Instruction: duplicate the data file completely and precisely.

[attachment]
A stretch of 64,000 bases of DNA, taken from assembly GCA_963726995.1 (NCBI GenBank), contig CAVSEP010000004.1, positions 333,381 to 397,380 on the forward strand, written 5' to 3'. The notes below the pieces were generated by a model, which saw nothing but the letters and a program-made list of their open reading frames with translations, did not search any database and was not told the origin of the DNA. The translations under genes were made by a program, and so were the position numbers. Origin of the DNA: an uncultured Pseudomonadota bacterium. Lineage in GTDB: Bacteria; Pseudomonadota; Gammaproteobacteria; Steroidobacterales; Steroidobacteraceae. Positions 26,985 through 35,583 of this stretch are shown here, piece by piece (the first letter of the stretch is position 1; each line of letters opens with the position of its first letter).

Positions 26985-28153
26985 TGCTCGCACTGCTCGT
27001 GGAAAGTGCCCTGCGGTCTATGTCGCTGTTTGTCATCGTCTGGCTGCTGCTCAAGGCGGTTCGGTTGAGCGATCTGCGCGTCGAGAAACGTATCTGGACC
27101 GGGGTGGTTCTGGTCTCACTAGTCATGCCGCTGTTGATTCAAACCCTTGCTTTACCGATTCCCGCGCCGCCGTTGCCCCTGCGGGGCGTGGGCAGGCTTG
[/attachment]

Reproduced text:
A stretch of 64,000 bases of DNA, taken from assembly GCA_963726995.1 (NCBI GenBank), contig CAVSEP010000004.1, positions 333,381 to 397,380 on the forward strand, written 5' to 3'. The notes below the pieces were generated by a model, which saw nothing but the letters and a program-made list of their open reading frames with translations, did not search any database and was not told the origin of the DNA. The translations under genes were made by a program, and so were the position numbers. Origin of the DNA: an uncultured Pseudomonadota bacterium. Lineage in GTDB: Bacteria; Pseudomonadota; Gammaproteobacteria; Steroidobacterales; Steroidobacteraceae. Positions 26,985 through 35,583 of this stretch are shown here, piece by piece (the first letter of the stretch is position 1; each line of letters opens with the position of its first letter).

Positions 26985-28153
26985 TGCTCGCACTGCTCGT
27001 GGAAAGTGCCCTGCGGTCTATGTCGCTGTTTGTCATCGTCTGGCTGCTGCTCAAGGCGGTTCGGTTGAGCGATCTGCGCGTCGAGAAACGTATCTGGACC
27101 GGGGTGGTTCTGGTCTCACTAGTCATGCCGCTGTTGATTCAAACCCTTGCTTTACCGATTCCCGCGCCGCCGTTGCCCCTGCGGGGCGTGGGCAGGCTTG